“Brahman is not only the cause and supporting power and indwelling principle of the universe, he is also its material and its sole material. Matter also is Brahman and it is nothing other than or different from Brahman” : Sri Aurobindo
Hinduism says that the four main aims of life are Kama, Artha, Dharma and Moksha. While I understand the first three, I have never quite been comfortable with the fourth one – or even how it affects us.
I understand that we have kama, that we are at some level animals, driven by our desires, to lust, to procreate; I understand that we desire artha, to amass wealth or worldly material objects to satisfy us; I also understand that both kama and artha ought to be guided by Dharma, sense of righteousness, duty to ourselves, our fellow beings, Mother Nature, a sense of purpose, to guide our desires and control them so they don’t run amok and become insatiable.
But Moksha or liberation – how does that work? Is it even desirable?
It’s not that I didn’t know what moksha meant, or what its definition was.But why would I want liberation – to be free this material universe.?
This ever-changing, dynamic matrix of creation is such a grand karmabhumi, a glorious field of action, the melting pot for fulfilling ones karma, ones purpose. Why would I wish to not be part of it for all eternity, why would we not wish to keep coming back to it again and again?
Moreover if I – “me”, as an individual entity, or soul, were to achieve moksha, what would happen to all the other beings that still haven’t lost their attachment to the material world?
I have heard some people say that all else is maya, or illusion, and we ought to focus on just our individual liberation. But that sounds like such a selfish act.
Besides, if “everything is maya”, then wouldn’t our own moksha be just as much of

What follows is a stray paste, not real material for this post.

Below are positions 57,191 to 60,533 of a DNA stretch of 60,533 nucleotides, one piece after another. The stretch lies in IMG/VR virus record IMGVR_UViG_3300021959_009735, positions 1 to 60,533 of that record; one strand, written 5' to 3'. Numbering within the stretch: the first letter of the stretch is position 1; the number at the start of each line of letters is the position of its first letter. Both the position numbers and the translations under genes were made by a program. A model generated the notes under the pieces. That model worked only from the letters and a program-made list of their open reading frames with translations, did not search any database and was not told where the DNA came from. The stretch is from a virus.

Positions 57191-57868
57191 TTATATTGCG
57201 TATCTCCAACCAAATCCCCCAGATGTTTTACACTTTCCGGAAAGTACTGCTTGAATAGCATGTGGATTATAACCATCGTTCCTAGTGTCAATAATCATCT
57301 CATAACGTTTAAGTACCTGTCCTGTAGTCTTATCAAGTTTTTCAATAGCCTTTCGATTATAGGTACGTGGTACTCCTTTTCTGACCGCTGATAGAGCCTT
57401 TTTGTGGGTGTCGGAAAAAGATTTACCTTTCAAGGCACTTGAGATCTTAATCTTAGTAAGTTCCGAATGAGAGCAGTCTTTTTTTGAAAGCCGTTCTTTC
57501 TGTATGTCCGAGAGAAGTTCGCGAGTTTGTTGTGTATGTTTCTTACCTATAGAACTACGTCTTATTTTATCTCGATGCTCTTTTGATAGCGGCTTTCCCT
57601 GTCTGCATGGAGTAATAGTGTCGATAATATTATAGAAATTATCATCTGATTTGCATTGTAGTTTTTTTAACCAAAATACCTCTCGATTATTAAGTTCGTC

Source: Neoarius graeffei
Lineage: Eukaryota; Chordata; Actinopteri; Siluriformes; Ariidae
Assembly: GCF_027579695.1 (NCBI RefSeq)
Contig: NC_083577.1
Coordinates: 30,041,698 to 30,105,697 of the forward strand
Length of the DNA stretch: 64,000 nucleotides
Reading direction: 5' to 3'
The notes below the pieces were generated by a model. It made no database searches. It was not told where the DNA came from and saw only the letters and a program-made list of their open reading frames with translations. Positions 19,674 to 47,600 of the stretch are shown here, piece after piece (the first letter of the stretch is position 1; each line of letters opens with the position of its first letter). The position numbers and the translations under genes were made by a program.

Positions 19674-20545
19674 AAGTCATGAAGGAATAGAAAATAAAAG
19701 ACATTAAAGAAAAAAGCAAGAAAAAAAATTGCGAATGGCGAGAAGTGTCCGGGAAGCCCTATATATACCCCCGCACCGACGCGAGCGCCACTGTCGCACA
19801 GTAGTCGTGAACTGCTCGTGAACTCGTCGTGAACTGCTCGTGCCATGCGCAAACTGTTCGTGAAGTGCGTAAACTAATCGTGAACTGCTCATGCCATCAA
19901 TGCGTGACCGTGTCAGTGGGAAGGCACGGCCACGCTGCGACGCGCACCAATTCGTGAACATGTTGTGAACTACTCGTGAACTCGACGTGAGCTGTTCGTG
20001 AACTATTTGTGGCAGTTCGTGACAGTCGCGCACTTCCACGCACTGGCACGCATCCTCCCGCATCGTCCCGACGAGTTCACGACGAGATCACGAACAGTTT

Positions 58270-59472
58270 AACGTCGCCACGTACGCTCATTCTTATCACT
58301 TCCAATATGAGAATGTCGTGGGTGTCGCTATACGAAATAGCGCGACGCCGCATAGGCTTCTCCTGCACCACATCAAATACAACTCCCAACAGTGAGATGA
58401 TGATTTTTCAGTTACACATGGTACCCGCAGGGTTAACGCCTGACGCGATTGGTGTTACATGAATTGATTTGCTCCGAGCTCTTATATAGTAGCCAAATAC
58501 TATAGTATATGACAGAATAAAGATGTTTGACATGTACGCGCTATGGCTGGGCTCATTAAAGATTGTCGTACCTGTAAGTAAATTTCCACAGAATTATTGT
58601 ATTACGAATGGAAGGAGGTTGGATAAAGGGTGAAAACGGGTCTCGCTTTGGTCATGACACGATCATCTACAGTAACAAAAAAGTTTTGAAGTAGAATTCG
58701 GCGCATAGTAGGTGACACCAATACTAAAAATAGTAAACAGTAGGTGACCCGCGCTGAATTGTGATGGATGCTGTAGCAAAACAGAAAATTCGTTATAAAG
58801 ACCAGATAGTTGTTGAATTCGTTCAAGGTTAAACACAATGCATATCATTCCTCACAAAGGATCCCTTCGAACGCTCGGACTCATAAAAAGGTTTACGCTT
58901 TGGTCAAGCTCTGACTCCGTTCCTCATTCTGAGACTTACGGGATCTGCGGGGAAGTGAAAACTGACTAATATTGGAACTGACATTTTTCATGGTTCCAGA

And if all existence and beings are expressions of the Brahman, the Universal Consciousness, then how is maya not an essential element of the Brahman too?
On delving further into Hindu teachings rather than just scratching at its surface from hearsay, I understood that liberation is not an escape from this dynamic matrix but to be able to engage it in a more eternal manner.
Firstly, if one were to wish for moksha merely as an escape from his karma and karmabhumi, that individual is unlikely to achieve it anyhow.
But more importantly, we as individual entities or beings are able to engage the dynamic world in a certain limited capacity, we try to change it for the better, and sometimes succeed and sometimes we don’t and other times we don’t even try or are unaware that we ought to.
But if we follow on the path of Dharma, as its active agent and not just as leaves blown about in a whirlwind without any control over our destinies, there may come a stage in our lives, in this one or the next or any one after, when we realize our limitation as an individual entity.
At that stage, if we were to aim for moksha, we would go from being just transient entities to being conscious part of the eternal Brahman. In that state, as part of the eternal, we would be able engage the same universe, the same dynamic matrix from a more subtle point of view. It’s not that we would have escaped our karamabhumi; we have become a part of it in ways not possible at individual level.
I should mention, I don’t consider myself as being someone who is ready for moksha; I have way too many attachments to this world, and I don’t believe that I have served my fellow beings sufficiently enough as an individual entity to be worthy of serving them in a capacity more than I can comprehend as yet. As such, my views of moksha can only be cerebrations and mental viewpoints as they are not the words of someone who has experienced moksha themselves.
In fact, my desire to understand the concept of moksha was spurred by something as transient and illusory as a movie, a re-watching of the film Groundhog Day, where Bill Murray’s character starts to relive the same day over and over again.
But should it be surprising that a movie could lead to me deepen my understanding about something of such significance as moksha? If everything is part of the eternal Brahman and an expression of it, then isn’t something as illusory as a movie not part of it too? And as Hinduism says, our Dharmic paths to the Ultimate Reality are many, some more winding than others.
“Hands that Serve are Holier than Lips that Pray”…Sathya Sai Baba
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